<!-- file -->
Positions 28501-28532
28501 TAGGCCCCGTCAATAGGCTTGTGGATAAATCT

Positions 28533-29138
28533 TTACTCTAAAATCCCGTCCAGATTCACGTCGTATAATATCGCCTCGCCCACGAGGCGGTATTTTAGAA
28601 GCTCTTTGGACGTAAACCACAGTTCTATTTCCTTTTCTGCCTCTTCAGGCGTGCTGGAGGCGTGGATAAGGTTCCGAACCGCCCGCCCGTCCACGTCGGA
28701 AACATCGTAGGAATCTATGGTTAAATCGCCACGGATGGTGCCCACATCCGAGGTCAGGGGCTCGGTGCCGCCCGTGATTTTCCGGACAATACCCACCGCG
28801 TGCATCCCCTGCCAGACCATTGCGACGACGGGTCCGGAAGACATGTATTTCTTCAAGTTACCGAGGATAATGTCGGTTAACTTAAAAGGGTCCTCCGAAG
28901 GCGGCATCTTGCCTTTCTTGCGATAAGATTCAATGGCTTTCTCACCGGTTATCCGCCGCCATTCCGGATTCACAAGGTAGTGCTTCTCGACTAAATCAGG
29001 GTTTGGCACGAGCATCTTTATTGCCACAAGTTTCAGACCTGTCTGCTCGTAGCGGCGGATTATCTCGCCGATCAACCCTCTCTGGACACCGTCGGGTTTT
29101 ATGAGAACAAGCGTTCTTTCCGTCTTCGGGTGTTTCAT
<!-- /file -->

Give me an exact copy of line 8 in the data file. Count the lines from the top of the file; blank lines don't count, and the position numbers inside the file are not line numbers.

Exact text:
28901 GCGGCATCTTGCCTTTCTTGCGATAAGATTCAATGGCTTTCTCACCGGTTATCCGCCGCCATTCCGGATTCACAAGGTAGTGCTTCTCGACTAAATCAGG